Albert Einstein once wrote, "If the bee disappeared off the surface of the globe, then man would have only four years of life left. No more bees, no more pollination, no more plants, no more animals, no more man."
That is the Law of Interdependence.
Forget global warming folks. The disappearance of the honeybee could end our existence as human beings on this planet far sooner than we think.
And the honey bee is in fact now disappearing. Why? We don't know why. It could be genetically-modified crops, it could be pesticides, or it could be that our cell phones are interfering with their ability to navigate.
Whatever the cause, the fact is that they are disappearing. All around the world bees are disappearing in a crisis called Colony Collapse Disorder.
And bees pollinate our plants. Everywhere on the planet, bees are hard at work making it possible for you to live and enjoy life.
We are cutting down the forest and plundering the oceans of life. We are polluting the soil, the air, and the water, and we are rapidly running out of fresh water to drink.
Only corporations like Coke and Pepsi have figured out that water is more valuable than gold. That is why they are bottling it in plastic bottles and selling it. This week, I saw a bottle of water in my hotel room that I could have drunk for only $4.
Unbelievable. That means that water is now being sold for more than the equivalent amount of gasoline. I hope that I'm not the only one who thinks this is insanity.
Now, for Al Gore's really inconvenient truth. In his film he does not mention once that the meat and dairy industry that produces the bacon, the steaks, the chicken wings, and the milk is a larger contributor to greenhouse gas emissions than the automobile industry. You see, Al may drive a Prius but he likes his burgers.
This is why the big organizations like Greenpeace and the Sierra Club will not say a thing about the meat industry. Last year, I saw Greenpeacers sitting down for a baked fish meal onboard the Greenpeace ship Esperanza while engaged in a campaign to oppose overfishing.
When we pointed out that our Sea Shepherd ships serve only vegan meals, the Greenpeace cook replied, "That's just silly."
We see what we want to see and we rationalize everything else.
The oceans have been plundered to the point that 90% of the fish have been removed from their ecosystems. At this very moment, there is over 65,000 miles of longlines set in the Pacific Ocean alone and there are tens of thousands of fishing vessels scouring the seas in a rapacious quest to scoop up everything that swims or crawls.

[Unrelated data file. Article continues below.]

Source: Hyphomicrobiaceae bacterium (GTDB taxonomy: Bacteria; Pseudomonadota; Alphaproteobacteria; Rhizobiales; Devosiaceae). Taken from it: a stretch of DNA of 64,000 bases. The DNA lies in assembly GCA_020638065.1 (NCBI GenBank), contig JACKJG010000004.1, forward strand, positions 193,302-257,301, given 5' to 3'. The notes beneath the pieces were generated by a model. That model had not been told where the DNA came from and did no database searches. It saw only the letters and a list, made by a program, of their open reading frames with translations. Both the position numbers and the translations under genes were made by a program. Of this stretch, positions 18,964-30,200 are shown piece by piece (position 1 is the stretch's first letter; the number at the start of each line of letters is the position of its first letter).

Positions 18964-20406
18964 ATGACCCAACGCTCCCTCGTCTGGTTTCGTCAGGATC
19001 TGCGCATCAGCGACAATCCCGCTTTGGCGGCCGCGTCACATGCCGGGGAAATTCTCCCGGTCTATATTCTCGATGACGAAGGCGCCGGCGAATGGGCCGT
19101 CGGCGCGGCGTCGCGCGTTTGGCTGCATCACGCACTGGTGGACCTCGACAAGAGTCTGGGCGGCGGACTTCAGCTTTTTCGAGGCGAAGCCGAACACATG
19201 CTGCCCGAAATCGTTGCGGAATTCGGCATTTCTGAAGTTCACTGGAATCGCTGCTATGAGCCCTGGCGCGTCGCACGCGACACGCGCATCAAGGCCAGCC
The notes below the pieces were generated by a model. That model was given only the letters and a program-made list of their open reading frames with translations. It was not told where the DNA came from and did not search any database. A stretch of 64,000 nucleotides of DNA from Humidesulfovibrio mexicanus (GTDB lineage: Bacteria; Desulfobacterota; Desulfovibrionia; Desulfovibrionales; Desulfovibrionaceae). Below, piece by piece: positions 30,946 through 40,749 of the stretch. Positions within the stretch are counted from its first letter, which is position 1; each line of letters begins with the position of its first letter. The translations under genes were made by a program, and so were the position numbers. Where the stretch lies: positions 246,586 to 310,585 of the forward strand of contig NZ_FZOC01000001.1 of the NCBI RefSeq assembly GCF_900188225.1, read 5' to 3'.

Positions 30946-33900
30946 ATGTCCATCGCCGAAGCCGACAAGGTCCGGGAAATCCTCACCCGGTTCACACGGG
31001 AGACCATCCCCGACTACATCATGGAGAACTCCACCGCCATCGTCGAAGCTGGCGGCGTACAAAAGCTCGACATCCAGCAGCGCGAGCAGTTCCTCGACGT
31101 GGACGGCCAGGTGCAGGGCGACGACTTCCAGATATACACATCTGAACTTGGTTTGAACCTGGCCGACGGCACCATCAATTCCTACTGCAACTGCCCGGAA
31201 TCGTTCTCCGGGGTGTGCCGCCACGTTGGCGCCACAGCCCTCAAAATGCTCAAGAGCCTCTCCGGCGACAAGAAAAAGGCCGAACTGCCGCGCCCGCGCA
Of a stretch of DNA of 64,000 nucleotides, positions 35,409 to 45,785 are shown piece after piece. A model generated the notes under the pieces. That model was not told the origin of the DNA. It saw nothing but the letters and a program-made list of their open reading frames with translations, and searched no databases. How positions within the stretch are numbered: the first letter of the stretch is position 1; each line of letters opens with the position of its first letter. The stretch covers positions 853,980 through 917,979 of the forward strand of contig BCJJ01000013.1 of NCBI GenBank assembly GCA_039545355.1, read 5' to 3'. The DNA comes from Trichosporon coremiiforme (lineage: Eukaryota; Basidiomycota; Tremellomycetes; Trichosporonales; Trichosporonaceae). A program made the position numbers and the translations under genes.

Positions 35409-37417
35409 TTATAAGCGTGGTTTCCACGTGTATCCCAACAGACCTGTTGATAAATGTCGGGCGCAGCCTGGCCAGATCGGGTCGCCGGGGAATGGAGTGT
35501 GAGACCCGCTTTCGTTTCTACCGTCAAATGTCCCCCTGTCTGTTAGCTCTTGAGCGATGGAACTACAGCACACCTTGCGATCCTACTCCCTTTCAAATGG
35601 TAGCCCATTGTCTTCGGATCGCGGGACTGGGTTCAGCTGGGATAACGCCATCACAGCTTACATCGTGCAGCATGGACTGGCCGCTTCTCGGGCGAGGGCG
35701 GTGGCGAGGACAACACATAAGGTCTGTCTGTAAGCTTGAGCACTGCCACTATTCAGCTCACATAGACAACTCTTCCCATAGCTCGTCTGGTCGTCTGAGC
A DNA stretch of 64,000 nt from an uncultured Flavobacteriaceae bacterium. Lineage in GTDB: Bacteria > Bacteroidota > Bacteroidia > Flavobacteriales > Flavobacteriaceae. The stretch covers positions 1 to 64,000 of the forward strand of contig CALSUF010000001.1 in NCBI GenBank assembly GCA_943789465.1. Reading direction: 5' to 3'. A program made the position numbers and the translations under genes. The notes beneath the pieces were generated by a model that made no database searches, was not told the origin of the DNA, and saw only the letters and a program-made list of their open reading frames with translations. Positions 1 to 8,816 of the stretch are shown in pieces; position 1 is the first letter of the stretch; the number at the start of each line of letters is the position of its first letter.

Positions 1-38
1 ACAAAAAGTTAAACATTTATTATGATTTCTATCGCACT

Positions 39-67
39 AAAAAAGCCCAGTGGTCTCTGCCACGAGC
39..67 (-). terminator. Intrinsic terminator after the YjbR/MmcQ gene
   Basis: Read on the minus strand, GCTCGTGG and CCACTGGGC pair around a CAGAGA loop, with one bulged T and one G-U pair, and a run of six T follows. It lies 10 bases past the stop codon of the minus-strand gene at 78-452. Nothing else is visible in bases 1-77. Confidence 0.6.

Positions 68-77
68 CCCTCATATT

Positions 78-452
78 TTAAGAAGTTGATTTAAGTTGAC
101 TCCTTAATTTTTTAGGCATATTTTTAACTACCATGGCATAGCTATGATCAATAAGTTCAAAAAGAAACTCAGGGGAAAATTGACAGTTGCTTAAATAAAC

This is ecological insanity.
The largest marine predator on the planet right now is the cow. More than half the fish taken from the sea is rendered into fish meal and fed to domestic livestock. Puffins are starving in the North Sea to feed sand eels to chickens in Denmark. Sheep and pigs have replaced the shark and the sea lion as the dominant predators in the ocean, and domestic house cats are eating more fish than all the world's seals combined. We are extracting some fifty to sixty fish from the sea to raise one farm-raised salmon.
This is ecological insanity.
Yet, the demand for shark fin is rising in China. Ignorant people still want to wear fur coats. In America, we order fries, a cheeseburger, and a "diet" coke.
Ecological insanity folks.
Last week, a reporter called to ask me if I had really said that earth worms are more important than people. I answered that, yes, I had. He then asked how I could justify such a statement.
"Simple," I answered. "Earthworms can live on the planet without people. We cannot live on the planet without earthworms, thus from an ecological point of view, earthworms are more important than people."
He said that I was insane for suggesting such a ridiculous idea when people were made in the image of God and earthworms were not.
What we have here, of course, is a failure to communicate between two radically different world views. His which is anthropocentric and sees reality as human-centred, and mine which is biocentric and sees reality as including all species equally working in interdependence. He sees us as divine and better than all the other species, and I see us as a bunch of arrogant primates out of control.
But that's my two cents worth for Earth Day 2007.
Consider the humble honey bee and remember that the little black and yellow insect you see flitting busily from flower to flower is all that stands between us and our demise as a species on this planet.
We better see to it that they don't disappear.